Determining the structure of the seminal biomineral/protein interface by cryo-EM

Gili Abelya, Geula Davidov, Ran Zalk, Raz Zarivach, Gabriel A. Frank

Research output: Contribution to journalArticlepeer-review


Biomineralization is orchestrated by the coordinated action of a large number of proteins. How these proteins regulate the formation of minerals is one of the fundamental questions in biomineralization research. High-resolution structures of protein/mineral complexes at various growth stages of sediment growth are crucial for understanding proteins' ability to sense, respond, and regulate mineral formation. The interaction between biomineralization proteins and minerals is often non-uniform. As a result, the straightforward application of high-resolution structure determination methods such as X-ray crystallography and cryo-EM is challenging. To circumvent these challenges, we devised an experimental strategy for placing a biomineralization protein near nano-sediments of various sizes and watching how they interact. To this end, we adopted ferritin as a nano-reactor and a scaffold. As a nano-reactor, ferritin mediated the in-situ formation of iron-oxide nanoparticles. As a scaffold, ferritin was used for placing the in-situ formed iron-oxide nanoparticles within interaction distance from a biomineralization protein. Using this experimental strategy, we determined the cryo-EM structures of the iron-binding segment (M6A) of the magnetite biomineralization protein Mms6 [2-3] from a magnetotactic bacteria while interacting with iron-oxide sediments of three different sizes. We found that M6A, which is intrinsically disordered in the absence of a sediment, becomes structured in response to the formation and growth of the sediments. Unexpectedly, the stabilization of the M6A's structure starts away from the sediment and propagates towards the sediment as it grows. These findings demonstrate that transient interactions on one side of M6A are sensed on its other side, resulting in the structural stabilization of the latter. This phenomenon can be the structural basis for coordination between the various components of the biomineralization machinery in response to the formation of the sediment. M6A forms stable interactions with larger sediments. These interactions can directly affect the sediment's growth by altering its surface energy and surface-diffusion rates. Our results support and extend the long-suspected mechanism for the interaction and control of minerals' morphology by biomineralization proteins . This mechanism suggests that unstructured regions in the proteins increase their order in response to the formation of sediments. According to our findings, the interactions between the intrinsically disordered domains and the sediments can function as a sensor, leading to structural changes away from the sediment; and as a direct effector on sediment's growth by changing its surface properties.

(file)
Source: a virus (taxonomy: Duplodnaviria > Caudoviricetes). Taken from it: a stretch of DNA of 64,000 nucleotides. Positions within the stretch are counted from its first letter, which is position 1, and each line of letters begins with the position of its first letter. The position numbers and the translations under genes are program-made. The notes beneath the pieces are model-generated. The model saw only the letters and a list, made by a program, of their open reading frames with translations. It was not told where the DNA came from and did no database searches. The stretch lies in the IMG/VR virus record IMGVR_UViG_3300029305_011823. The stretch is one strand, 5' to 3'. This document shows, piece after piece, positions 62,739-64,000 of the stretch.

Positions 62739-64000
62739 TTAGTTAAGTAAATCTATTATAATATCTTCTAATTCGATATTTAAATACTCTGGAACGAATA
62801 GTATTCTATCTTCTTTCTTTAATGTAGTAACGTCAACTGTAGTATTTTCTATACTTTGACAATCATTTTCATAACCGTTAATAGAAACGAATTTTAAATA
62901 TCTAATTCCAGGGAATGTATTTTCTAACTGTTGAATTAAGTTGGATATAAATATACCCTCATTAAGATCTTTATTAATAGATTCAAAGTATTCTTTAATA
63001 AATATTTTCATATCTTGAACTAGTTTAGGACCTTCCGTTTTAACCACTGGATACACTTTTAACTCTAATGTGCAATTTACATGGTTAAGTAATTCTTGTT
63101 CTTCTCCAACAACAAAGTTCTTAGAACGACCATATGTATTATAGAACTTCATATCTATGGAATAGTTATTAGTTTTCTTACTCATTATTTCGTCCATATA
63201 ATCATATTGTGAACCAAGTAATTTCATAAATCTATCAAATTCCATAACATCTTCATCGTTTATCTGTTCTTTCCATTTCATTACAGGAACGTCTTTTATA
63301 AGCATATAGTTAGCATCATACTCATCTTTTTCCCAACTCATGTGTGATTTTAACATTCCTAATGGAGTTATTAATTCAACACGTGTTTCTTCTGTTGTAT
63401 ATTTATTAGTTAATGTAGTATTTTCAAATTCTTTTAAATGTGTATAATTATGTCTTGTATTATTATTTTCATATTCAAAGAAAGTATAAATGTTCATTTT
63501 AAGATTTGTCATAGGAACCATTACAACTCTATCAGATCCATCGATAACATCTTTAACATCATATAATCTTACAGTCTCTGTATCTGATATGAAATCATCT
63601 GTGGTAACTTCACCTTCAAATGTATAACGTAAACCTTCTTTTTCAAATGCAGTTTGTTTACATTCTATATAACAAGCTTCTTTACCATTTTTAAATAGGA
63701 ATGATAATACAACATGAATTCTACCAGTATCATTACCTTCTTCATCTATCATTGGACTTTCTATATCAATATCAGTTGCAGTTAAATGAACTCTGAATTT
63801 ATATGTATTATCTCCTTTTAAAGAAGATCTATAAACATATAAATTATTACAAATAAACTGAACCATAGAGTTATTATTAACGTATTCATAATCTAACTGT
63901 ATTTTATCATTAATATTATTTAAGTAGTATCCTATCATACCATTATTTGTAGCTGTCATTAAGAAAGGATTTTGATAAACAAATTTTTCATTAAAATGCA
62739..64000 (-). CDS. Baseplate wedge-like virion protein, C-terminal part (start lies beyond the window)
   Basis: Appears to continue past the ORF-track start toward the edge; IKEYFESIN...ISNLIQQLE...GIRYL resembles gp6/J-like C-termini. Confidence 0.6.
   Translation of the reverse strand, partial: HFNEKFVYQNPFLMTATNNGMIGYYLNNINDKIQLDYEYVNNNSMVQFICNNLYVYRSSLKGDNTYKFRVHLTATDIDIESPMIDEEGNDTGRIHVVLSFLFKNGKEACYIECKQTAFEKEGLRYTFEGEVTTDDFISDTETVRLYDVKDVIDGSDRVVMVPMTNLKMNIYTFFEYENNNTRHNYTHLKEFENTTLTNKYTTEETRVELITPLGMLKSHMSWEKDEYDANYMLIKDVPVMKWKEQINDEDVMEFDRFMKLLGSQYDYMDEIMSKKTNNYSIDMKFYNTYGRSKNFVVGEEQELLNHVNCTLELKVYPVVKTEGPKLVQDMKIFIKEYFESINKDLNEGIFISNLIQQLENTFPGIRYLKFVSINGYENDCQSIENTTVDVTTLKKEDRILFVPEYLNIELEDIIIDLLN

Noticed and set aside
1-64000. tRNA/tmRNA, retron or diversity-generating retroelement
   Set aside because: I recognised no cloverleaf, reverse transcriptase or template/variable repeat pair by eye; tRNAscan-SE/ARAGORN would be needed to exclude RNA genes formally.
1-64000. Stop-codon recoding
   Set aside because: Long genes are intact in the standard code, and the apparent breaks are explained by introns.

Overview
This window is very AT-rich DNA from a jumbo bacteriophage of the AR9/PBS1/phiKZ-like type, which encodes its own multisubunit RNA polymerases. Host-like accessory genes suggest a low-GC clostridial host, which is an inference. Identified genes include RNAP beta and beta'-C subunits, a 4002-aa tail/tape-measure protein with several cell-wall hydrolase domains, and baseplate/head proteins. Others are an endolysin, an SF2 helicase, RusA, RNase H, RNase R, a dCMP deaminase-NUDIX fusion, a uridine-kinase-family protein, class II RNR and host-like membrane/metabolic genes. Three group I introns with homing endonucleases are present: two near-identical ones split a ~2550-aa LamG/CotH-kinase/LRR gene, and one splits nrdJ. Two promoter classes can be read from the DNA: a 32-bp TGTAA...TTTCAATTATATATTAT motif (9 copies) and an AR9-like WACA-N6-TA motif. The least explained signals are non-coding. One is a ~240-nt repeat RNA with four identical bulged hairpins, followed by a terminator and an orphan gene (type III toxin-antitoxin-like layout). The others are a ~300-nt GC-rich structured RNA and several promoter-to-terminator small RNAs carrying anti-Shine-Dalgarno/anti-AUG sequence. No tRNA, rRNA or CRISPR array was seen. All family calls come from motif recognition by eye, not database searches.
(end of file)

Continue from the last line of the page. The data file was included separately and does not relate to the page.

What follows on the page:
Original languageEnglish
Pages (from-to)482-483
JournalMicroscopy and Microanalysis
Issue numberS1
StatePublished - 1 Aug 2021


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